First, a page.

Stone, a larger-than-life political character, was the sixth Trump aide or adviser to have been convicted of charges brought during Mueller’s investigation.
A longtime Trump friend and informal adviser, Stone boasted during the campaign that he was in contact with WikiLeaks founder Julian Assange through a trusted intermediary and hinted at inside knowledge of WikiLeaks’ plans to release more than 19,000 emails hacked from the servers of the Democratic National Committee.
But Stone denied any wrongdoing and consistently criticized the case against him as politically motivated.
He has been making numerous appearances on television and radio since his sentence was commuted.
In them he gushes about the president, saying he saved his life from a COVID-infested prison, and describing him as brave.
Trump and Stone are photographed together in Newark, New Jersey in October 1999
In his first television interview since being spared prison, Stone on Monday described his battle against ‘the horrific and deep-pocketed resources of the federal government, and these really sadistic, arrogant, politically-motivated prosecutors.’
He added: ‘And I had a biased judge, I had a stacked jury, I had a corrupt jury forewoman.’
Stone, who lives with his wife in Fort Lauderdale, Florida, said he had been pressured to lie and implicate Trump, by prosecutors working for Robert Mueller.
‘Now in the last two days, when I said that, people said: ah, you see, Stone had the goods on Trump, and he traded his silence for a commutation,’ he told Hannity.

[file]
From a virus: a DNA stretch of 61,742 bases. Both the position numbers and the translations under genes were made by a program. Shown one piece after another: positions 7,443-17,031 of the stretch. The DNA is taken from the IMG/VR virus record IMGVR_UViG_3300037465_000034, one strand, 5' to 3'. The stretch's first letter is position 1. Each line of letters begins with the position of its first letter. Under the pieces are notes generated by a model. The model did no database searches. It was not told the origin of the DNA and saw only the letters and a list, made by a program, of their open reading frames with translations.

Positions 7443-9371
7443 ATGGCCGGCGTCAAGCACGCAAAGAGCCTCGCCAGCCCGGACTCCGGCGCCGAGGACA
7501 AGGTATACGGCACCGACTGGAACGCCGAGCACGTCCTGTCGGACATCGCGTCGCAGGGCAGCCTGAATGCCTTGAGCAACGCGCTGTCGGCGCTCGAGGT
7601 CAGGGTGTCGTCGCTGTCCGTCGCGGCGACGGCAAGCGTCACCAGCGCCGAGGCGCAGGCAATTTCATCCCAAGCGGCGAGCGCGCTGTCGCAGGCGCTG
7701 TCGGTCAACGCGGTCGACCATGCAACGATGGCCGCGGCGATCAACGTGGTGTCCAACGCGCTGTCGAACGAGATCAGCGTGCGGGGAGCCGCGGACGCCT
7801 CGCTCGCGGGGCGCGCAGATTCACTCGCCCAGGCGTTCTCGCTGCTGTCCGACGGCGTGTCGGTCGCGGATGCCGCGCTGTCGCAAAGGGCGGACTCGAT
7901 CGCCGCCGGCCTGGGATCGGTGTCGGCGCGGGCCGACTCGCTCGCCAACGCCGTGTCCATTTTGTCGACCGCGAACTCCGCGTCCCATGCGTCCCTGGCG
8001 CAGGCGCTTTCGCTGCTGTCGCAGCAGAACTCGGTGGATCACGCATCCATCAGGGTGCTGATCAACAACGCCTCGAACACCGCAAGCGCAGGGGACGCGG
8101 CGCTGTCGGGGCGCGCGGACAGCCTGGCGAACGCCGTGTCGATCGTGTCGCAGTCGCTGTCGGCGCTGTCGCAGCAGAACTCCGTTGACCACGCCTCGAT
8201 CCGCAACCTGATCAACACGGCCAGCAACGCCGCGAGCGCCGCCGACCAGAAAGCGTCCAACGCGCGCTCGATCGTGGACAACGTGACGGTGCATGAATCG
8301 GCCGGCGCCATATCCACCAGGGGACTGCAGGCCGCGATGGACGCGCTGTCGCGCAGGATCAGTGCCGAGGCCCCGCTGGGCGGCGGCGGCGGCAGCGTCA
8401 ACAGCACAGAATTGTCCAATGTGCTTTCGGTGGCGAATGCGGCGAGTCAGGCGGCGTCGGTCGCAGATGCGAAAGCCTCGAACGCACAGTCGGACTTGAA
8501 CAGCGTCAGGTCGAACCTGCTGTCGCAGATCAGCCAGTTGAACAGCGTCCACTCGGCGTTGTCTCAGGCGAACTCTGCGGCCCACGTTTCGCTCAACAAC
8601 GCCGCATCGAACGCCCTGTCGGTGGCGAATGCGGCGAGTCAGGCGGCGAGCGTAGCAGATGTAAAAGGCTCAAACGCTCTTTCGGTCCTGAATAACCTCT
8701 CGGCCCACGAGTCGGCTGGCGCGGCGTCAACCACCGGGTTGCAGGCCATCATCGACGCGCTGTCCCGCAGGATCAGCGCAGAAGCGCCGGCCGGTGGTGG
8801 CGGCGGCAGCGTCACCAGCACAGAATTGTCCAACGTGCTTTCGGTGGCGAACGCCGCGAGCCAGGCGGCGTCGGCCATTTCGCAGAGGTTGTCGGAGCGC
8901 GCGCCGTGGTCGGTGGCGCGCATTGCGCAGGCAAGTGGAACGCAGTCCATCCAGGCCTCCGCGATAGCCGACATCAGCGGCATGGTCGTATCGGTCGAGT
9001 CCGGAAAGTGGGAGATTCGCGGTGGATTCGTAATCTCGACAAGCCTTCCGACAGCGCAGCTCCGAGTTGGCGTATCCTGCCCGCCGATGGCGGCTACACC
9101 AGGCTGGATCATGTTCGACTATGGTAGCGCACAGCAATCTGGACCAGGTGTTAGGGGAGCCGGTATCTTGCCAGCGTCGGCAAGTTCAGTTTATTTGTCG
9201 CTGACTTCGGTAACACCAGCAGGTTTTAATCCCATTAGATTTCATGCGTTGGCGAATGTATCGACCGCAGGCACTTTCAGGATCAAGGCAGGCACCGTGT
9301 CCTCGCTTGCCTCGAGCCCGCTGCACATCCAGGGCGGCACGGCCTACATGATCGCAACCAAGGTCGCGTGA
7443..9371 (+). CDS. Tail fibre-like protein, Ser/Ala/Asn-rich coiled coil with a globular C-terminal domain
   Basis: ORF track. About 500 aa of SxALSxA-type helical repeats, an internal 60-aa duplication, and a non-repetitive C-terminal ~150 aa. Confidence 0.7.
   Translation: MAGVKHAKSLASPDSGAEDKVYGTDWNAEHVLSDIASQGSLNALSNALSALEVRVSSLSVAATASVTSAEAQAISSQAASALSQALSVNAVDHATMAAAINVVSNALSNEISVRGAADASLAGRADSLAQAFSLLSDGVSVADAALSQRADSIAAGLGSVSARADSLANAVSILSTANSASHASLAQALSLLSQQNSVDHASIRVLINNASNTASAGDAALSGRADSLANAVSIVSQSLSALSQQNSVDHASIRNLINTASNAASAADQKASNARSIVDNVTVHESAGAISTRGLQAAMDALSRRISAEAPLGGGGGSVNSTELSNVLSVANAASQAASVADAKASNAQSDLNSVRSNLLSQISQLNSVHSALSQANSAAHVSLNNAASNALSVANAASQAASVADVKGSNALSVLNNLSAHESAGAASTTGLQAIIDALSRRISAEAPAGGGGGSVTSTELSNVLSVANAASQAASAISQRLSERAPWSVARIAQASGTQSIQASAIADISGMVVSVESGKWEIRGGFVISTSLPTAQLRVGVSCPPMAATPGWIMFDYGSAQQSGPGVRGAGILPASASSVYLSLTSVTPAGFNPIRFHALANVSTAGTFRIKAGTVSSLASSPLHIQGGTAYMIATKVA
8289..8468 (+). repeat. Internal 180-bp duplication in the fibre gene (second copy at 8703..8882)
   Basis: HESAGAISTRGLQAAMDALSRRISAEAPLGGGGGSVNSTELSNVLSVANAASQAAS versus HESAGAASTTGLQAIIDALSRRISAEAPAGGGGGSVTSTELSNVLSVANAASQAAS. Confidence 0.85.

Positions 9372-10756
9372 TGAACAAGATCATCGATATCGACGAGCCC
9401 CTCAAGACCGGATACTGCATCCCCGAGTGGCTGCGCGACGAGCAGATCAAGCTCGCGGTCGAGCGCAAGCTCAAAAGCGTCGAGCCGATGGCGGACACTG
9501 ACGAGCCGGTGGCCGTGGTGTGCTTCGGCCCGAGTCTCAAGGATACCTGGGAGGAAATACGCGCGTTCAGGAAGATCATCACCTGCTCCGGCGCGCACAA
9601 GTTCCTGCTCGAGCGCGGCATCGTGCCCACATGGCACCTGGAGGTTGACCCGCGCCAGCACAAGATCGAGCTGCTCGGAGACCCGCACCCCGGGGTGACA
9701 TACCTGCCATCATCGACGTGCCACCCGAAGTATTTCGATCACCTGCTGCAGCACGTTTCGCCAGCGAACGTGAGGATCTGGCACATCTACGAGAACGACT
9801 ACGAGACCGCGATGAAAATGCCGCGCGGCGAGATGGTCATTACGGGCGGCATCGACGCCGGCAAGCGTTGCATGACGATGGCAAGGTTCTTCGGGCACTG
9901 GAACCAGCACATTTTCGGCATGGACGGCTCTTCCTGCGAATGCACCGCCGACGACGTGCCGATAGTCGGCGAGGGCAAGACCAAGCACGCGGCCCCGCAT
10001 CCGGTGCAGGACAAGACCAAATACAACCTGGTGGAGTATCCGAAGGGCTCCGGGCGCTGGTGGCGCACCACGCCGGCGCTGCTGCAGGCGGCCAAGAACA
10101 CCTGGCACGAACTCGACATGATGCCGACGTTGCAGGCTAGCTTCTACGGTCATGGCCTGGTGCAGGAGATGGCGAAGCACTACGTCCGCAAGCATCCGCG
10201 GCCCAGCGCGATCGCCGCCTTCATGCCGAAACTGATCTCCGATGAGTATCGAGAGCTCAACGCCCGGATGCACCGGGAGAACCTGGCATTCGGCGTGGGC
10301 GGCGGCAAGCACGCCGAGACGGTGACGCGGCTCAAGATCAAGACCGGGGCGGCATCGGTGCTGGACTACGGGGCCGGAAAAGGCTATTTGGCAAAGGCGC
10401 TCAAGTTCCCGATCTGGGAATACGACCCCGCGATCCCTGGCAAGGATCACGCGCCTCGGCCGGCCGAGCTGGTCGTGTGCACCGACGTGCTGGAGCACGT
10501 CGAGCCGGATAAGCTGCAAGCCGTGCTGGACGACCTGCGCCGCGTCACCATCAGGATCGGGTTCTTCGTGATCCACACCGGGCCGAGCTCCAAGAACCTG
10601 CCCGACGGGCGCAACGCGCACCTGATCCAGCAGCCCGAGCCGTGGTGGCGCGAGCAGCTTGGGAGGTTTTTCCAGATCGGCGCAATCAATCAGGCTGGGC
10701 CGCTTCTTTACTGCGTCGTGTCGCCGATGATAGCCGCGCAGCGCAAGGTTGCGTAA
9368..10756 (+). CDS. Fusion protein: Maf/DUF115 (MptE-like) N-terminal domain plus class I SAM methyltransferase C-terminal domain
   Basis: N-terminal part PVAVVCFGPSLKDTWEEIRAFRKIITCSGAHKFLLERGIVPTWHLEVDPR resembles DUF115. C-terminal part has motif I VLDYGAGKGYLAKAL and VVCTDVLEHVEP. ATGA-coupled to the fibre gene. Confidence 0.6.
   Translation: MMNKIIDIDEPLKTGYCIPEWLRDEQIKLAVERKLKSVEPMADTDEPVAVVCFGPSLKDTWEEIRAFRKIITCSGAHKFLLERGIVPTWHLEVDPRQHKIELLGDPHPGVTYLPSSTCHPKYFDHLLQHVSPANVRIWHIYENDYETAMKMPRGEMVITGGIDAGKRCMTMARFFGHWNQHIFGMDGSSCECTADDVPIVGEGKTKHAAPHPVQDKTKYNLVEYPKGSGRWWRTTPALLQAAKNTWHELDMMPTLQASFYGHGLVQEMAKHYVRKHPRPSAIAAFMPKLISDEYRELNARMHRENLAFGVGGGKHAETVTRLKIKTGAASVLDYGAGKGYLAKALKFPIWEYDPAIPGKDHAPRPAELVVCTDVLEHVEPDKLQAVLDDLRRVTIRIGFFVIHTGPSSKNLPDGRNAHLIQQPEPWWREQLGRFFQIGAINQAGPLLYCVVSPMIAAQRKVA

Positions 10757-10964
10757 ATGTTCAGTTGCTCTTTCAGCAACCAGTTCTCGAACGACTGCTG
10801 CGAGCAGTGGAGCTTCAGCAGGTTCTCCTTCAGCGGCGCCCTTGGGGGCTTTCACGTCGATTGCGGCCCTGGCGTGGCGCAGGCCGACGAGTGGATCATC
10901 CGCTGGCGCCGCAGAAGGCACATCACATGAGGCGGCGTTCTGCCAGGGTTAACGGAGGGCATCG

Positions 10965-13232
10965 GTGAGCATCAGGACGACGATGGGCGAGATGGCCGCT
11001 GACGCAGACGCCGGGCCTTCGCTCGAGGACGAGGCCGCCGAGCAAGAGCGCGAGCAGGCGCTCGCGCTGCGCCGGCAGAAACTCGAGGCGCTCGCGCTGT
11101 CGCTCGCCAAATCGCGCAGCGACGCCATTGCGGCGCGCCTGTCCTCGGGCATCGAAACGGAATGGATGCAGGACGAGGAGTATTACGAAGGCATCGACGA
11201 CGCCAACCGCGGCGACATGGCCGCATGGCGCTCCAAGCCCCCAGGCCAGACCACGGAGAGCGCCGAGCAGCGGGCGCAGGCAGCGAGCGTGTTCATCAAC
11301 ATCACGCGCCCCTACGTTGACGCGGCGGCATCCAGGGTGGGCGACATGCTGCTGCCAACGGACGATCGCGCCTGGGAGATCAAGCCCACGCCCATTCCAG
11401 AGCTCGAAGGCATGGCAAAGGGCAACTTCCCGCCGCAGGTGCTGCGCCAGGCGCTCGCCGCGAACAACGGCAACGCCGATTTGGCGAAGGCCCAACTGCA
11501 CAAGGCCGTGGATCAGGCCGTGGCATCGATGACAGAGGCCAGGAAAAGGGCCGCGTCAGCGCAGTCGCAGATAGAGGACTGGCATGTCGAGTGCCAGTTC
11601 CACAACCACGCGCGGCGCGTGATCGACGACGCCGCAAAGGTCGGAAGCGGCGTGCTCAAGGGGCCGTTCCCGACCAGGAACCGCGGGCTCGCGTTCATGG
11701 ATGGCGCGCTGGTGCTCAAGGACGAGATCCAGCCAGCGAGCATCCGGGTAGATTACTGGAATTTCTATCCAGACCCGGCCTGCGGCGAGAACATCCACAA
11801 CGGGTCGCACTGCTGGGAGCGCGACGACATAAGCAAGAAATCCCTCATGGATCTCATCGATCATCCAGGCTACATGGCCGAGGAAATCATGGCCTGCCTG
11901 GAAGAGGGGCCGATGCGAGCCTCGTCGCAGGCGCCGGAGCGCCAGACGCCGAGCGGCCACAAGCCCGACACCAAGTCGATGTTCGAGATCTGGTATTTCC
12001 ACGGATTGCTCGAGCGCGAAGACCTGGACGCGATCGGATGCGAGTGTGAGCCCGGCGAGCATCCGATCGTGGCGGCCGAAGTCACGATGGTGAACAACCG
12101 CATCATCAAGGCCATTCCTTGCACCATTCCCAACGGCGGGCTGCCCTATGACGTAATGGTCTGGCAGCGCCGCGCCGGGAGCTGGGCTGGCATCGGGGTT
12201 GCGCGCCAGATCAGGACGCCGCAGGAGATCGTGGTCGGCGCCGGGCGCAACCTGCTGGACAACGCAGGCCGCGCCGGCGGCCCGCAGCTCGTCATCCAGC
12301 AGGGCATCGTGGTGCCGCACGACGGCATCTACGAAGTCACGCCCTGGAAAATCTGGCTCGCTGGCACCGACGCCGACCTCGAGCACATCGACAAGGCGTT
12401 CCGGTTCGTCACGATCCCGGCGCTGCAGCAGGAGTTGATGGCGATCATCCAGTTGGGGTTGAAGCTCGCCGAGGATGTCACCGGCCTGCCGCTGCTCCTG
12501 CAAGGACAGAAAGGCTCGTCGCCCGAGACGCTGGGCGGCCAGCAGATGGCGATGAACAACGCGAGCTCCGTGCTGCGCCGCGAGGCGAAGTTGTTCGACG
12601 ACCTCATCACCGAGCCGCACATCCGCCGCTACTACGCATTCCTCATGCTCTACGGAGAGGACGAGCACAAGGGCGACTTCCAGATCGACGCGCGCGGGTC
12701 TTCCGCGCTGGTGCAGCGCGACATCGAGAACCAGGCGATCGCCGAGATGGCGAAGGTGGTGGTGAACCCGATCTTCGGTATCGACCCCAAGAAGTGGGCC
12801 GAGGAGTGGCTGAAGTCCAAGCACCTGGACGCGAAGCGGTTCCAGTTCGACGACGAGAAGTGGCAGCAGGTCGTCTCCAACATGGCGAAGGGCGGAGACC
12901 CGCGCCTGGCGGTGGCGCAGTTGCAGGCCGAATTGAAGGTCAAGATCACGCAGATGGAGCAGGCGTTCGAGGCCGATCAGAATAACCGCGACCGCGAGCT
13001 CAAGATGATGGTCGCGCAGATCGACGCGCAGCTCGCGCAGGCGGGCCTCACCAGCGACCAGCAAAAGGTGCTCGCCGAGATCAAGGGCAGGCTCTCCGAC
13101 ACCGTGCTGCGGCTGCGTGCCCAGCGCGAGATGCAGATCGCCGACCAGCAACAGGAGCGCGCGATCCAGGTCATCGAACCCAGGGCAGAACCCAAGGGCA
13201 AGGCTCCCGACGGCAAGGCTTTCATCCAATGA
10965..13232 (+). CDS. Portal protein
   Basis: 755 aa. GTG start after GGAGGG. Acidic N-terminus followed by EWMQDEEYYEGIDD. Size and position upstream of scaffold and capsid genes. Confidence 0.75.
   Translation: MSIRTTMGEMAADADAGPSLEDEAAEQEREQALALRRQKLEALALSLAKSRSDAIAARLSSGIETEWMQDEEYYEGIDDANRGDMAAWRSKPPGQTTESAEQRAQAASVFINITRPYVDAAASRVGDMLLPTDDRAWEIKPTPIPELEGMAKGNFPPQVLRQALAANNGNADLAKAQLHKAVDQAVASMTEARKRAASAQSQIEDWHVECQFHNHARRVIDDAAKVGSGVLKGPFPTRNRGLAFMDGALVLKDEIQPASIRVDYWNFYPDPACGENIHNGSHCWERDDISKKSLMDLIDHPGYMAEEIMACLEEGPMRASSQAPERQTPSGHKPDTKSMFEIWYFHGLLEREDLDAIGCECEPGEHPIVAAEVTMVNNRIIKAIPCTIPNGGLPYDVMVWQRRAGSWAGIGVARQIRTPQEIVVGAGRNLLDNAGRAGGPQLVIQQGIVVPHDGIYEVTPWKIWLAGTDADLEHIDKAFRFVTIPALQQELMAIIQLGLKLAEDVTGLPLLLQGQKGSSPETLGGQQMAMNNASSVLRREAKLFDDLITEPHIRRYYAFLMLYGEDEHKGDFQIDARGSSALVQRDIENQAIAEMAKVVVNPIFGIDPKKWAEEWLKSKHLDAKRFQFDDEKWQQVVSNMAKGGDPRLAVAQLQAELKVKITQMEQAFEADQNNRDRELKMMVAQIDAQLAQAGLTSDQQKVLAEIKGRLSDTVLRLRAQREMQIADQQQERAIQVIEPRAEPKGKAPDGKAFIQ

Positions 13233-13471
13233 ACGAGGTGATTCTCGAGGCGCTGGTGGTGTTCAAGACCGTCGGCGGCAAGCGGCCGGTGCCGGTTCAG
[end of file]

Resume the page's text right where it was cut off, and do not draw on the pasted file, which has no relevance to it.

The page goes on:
‘That is patently false; I never said that, I never implied that.
‘What I said has been consistent – that I would not lie against my friend of 40 years so they could use it for impeachment.’
Stone, pictured on February 20 leaving his sentencing hearing in Washington DC
Stone, who is now considering whether to appeal and seek to have his sentence fully wiped, said that Mueller’s team were desperate for him to change his story.
‘They wanted me to be the ham in their ham sandwich, because they knew the Mueller report, particularly on Russia, was a dud,’ he said.
‘It was a goose egg.’
Stone told Hannity that he believed Trump’s commutation had saved his life, noting that he was being sent to ‘a COVID-infested prison, in violation of current DoJ policies.’
He said 60 inmates had tested positive for COVID-19.
‘The most important thing here is the courageousness of the president’s act,’ he said, adding that he knew Trump was under pressure from within the White House not to show clemency for his friend.
Stone leaving court on February 1, 2019, after a status hearing in his case
Trump’s son-in-law Jared Kushner, chief of staff Mark Meadows and attorney general William Barr were all said to be opposed to the commutation of the sentence.
They reportedly urged Trump to wait until after the November election.
‘I don’t think I would have lived that long,’ said Stone, praising Trump as ‘a man of great justice and fairness, and a man of enormous courage.’
And he suggested that he was leaning against seeking a full exoneration.
‘I have to be convinced I could get a fair second trial,’ he said.
‘Because I definitely didn’t get a fair first trial.’
His interviewer agreed.
Hannity observed: ‘It’s the biggest abuse of power, corruption scandal in our history.’
Mueller himself over the weekend made a rare incursion into the debate, writing an op ed in The Washington Post defending the work of his team, and asking that Stone remain a convicted felon.
He said that the investigation he led was of ‘paramount importance’ and asserted that Stone ‘remains a convicted felon, and rightly so’ despite the president’s decision to commute his prison sentence.
The op-ed marked Mueller’s first public statement on his investigation since his congressional appearance last July.
It represented his firmest defense of the two-year probe whose results have come under attack and even been partially undone by the Trump administration.